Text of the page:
- Breeds primarily in coniferous forests, but also uses deciduous and riparian habitat, as well as orchards and power line cuts.
- Winters in a variety of forested habitats.
Sap, fruit, arthropods.Back to top
Nest in cavity in dead tree or dead branch. No nest material added to cavity.
|Clutch Size:||4-7 eggs|
|Condition at Hatching:||Naked and helpless.|
Forages for insects by gleaning, probing, prying, tapping, and flycatching. Drills series of shallow holes in bark of tree, licks up sap.Back to top
Red-breasted Sapsucker populations are stable, and slightly increased between 1966 and 2014, according to the North American Breeding Bird Survey. Partners in Flight estimates a global breeding population of 2 million, with 68% spending some part of the year in the U.S., 45% in Canada, and 5% breeding in Mexico. The species rates a 12 out of 20 on the Continental Concern Score. Red-breasted Sapsucker is a U.S.-Canada Stewardship species, and is not on the 2014 State of the Birds Watch List. These birds were historically shot as orchard pests, but are protected now. Forestry practices that remove snags may decrease Red-breasted Sapsucker abundance in particular areas.Back to top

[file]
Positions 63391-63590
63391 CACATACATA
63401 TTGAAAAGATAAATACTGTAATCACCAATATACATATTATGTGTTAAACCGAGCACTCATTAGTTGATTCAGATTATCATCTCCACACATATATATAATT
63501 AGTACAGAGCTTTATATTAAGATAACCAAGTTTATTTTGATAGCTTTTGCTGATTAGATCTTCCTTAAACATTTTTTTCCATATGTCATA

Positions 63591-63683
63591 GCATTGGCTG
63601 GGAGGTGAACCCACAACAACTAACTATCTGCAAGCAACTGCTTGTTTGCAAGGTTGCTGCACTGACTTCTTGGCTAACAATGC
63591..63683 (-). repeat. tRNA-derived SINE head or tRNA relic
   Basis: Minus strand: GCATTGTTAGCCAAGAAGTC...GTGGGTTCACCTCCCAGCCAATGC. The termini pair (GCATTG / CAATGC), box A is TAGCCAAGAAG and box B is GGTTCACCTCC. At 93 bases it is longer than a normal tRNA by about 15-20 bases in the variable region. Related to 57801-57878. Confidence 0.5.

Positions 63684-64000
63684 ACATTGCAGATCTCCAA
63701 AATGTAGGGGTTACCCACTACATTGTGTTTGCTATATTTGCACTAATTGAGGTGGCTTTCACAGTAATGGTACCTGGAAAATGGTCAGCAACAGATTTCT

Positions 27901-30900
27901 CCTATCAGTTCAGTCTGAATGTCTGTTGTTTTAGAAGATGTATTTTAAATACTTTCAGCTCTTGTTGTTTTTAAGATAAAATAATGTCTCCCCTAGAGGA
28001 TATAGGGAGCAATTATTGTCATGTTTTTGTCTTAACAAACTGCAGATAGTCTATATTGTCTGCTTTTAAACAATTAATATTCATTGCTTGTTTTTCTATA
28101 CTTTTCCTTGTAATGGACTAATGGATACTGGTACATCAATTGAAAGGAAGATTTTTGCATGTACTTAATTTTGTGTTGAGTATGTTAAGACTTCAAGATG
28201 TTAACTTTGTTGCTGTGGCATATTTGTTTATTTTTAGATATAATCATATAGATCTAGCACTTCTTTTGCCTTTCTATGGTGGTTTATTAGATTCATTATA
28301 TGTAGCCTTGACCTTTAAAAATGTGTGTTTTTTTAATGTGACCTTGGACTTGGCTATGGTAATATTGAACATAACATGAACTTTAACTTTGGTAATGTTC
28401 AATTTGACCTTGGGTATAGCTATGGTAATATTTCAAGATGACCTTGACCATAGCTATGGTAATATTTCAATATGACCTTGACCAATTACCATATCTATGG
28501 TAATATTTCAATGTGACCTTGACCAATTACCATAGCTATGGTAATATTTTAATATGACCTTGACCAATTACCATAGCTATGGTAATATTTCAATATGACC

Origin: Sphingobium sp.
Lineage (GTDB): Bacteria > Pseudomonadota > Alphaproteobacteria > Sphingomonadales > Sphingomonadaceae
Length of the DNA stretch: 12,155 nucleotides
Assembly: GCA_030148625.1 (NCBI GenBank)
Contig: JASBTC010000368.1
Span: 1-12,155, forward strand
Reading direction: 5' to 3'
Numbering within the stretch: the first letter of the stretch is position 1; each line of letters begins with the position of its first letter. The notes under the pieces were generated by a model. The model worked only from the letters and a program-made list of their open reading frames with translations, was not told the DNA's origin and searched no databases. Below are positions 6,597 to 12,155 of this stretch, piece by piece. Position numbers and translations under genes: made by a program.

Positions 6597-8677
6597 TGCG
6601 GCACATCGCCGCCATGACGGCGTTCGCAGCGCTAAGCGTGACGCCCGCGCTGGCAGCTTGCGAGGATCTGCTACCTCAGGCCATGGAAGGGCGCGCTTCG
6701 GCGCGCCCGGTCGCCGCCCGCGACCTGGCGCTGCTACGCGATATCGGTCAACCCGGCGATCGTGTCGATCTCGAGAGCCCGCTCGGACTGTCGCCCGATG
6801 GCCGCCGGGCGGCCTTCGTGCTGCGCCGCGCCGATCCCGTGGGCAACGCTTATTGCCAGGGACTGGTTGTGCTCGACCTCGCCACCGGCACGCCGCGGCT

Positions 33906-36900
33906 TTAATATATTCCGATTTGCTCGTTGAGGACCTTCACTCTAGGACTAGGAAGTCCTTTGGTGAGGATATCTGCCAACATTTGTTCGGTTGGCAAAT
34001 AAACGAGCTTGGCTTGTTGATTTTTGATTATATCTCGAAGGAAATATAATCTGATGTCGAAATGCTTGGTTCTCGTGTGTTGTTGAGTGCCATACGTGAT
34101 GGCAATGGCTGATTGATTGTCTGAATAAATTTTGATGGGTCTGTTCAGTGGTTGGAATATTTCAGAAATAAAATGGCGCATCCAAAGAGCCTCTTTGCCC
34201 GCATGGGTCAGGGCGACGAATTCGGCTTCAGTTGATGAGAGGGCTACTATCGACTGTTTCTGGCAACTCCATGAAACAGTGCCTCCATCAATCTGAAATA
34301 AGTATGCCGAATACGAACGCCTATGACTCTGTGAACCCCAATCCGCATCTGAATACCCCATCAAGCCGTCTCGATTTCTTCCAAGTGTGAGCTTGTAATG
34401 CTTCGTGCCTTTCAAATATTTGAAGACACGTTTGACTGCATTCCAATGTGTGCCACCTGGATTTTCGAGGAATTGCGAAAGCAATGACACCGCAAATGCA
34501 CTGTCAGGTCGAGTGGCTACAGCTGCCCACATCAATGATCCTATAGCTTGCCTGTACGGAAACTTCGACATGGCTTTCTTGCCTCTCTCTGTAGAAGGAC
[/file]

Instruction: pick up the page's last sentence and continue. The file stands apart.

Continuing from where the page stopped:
Lutmerding, J. A. and A. S. Love. Longevity records of North American birds. Version 2015.2. Patuxent Wildlife Research Center, Bird Banding Laboratory 2015.
North American Bird Conservation Initiative. 2014. The State of the Birds 2014 Report. US Department of Interior, Washington, DC, USA.
Partners in Flight (2017). Avian Conservation Assessment Database. 2017.
Sauer, J. R., J. E. Hines, J. E. Fallon, K. L. Pardieck, Jr. Ziolkowski, D. J. and W. A. Link. The North American Breeding Bird Survey, results and analysis 1966-2013 (Version 1.30.15). USGS Patuxtent Wildlife Research Center 2014b. Available from http://www.mbr-pwrc.usgs.gov/bbs/.
Sibley, D. A. (2014). The Sibley guide to birds, second edition. Alfred A. Knopf, New York, USA.